With some other hints, gratefully acknowledged.
Of the various writings of the Reformer, no one was the occasion of exciting greater odium than his First Blast against the monstrous Regiment or Government of Women. Unlike all his other publications, it appeared anonymously, although he had no intention of ultimately concealing his name. His purpose was, as he tells us, |Thrice to Blow the Trumpet in the same matter, if GOD so permit,| and, on the last occasion, to announce himself as the writer, to prevent any blame being imputed to others. This intention, it is well known, was never carried into effect. That Knox's views were in harmony with those of his colleagues, Goodman, Whittingham, and Gilby, need hardly be stated: but the reception of the little work fully confirmed the Author's opinion, that it would not escape |the reprehension of many.| This may in a great measure be attributed to the course of public events within a few months of its publication.
The subject of Female Government had engaged his attention at an earlier period. One of his Questions submitted to Bullinger in 1554 was |Whether a Female can preside over, and rule a kingdom by divine right?| And in answer to some doubts regarding the Apparel of Women, he himself says that |if women take upon them the office which GOD hath assigned to men, they shall not escape the Divine malediction.| In his Additions to the Apology for The Protestants in prison at Paris, he expresses his conviction that the government of Princes had come to that state of iniquity that |no godly person can enjoy office or authority under them.| This assertion indeed was not specially applicable to Female government, but his feelings in reference to the persecutions in England under Mary, and in Scotland under the Queen Regent, impelled him to treat of a subject which all others at the time seemed most sedulously to avoid.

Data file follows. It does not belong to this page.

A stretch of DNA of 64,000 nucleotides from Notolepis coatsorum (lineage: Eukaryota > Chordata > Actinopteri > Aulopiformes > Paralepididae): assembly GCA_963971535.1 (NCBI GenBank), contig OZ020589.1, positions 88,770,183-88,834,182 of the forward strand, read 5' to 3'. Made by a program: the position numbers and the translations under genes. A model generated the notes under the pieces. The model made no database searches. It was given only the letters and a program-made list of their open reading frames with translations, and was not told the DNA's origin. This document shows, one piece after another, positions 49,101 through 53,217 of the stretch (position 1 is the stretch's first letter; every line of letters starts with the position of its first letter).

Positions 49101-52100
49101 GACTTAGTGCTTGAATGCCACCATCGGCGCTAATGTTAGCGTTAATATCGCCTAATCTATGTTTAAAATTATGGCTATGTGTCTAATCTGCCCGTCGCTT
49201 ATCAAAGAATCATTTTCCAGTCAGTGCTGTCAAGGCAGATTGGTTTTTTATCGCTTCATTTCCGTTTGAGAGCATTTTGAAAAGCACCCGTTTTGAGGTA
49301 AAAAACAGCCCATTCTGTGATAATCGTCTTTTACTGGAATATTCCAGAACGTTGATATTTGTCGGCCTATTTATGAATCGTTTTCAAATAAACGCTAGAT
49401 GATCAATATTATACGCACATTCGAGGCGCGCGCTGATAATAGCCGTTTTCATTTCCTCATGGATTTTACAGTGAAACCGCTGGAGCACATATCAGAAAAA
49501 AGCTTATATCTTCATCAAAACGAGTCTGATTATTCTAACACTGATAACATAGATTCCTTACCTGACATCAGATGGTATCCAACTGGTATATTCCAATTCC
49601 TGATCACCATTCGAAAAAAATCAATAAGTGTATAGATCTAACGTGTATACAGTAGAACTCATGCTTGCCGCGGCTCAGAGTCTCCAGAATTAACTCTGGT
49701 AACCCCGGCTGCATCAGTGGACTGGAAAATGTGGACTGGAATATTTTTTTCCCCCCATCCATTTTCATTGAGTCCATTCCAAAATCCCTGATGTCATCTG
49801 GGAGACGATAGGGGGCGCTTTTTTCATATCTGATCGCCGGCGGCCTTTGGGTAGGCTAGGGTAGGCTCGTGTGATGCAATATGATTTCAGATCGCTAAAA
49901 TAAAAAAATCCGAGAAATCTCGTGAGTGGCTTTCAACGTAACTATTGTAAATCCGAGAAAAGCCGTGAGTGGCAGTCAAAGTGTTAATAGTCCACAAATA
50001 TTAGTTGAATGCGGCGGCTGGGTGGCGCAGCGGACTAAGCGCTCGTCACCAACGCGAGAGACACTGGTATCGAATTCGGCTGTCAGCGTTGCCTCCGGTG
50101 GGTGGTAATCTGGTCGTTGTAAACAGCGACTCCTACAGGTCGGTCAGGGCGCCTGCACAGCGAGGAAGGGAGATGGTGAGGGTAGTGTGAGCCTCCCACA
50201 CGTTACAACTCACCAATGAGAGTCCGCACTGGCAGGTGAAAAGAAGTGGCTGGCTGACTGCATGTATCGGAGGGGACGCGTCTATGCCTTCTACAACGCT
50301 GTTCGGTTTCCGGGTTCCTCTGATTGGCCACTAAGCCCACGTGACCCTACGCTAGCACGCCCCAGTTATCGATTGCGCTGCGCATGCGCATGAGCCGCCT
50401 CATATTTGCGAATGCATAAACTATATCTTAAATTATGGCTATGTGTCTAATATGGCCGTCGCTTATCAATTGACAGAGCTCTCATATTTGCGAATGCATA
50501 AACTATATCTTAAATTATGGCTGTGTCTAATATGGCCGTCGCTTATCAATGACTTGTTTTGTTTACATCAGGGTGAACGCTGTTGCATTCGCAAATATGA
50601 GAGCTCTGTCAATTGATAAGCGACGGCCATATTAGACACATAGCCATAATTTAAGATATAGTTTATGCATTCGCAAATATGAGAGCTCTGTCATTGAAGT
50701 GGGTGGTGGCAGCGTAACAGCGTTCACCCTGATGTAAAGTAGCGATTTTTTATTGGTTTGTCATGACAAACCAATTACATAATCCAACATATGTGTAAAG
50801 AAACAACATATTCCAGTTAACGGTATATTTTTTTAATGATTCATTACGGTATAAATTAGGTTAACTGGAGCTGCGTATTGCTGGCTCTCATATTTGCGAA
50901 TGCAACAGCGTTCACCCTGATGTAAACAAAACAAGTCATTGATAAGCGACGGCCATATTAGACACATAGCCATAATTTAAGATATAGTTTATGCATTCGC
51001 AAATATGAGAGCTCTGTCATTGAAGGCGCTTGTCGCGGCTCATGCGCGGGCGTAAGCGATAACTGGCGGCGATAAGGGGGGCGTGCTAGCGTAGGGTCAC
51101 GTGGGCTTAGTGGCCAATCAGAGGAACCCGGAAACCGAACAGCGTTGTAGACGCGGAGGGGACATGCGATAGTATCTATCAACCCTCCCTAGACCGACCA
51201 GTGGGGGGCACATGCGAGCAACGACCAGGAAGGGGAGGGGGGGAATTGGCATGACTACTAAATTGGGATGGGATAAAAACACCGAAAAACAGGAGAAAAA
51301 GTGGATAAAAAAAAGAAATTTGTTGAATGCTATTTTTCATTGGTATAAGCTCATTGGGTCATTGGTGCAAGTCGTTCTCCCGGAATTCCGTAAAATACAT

His First Blast was probably written at Dieppe towards the end of 1557; and it was printed early in the following year at Geneva, as is apparent upon comparison with other books from the press of John Crespin in that city.
A copy of the work having been sent to John Fox, then residing at Basle, he wrote |a loving and friendly letter| to the author, in which he expostulates with him on the impropriety of the publication. In Knox's reply, dated the 18th of May 1558, he says, he will not excuse |his rude vehemencie and inconsidered affirmations, which may appear rather to proceed from choler than of zeal or reason.| |To me,| he adds, |it is enough to say, that black is not white, and man's tyranny and foolishness is not GOD's perfect ordinance.|
The similar work of Goodman on Obedience to Superior Powers which appeared at Geneva about the same time, was also suggested by the persecuting spirit which then prevailed. But both works were published somewhat unseasonably, as such questions on Government and Obedience, it is justly observed, might have been more fitly argued when a King happened to fill the throne. The terms used by Goodman in reference to Mary, Queen of England, are not less violent than unseemly. She died on the 17th of November 1558, and her successor regarded the authors of those works with the utmost dislike; although neither of them, in their writings, had any special reference or the least intention of giving offence to Queen Elizabeth. . . .
That these works, and every person supposed to entertain similar sentiments, should be regarded with marked aversion by Queen Elizabeth, need excite no surprise.
In the beginning of the year 1559, Calvin having revised and republished his Commentaries on Isaiah, originally dedicated to Edward VI. in 1551; he addressed the work in a printed Epistle to Her Majesty: but his messenger brought him back word that his homage was not kindly received by Her Majesty, because she had been offended with him by reason of some writings published with his approbation at Geneva.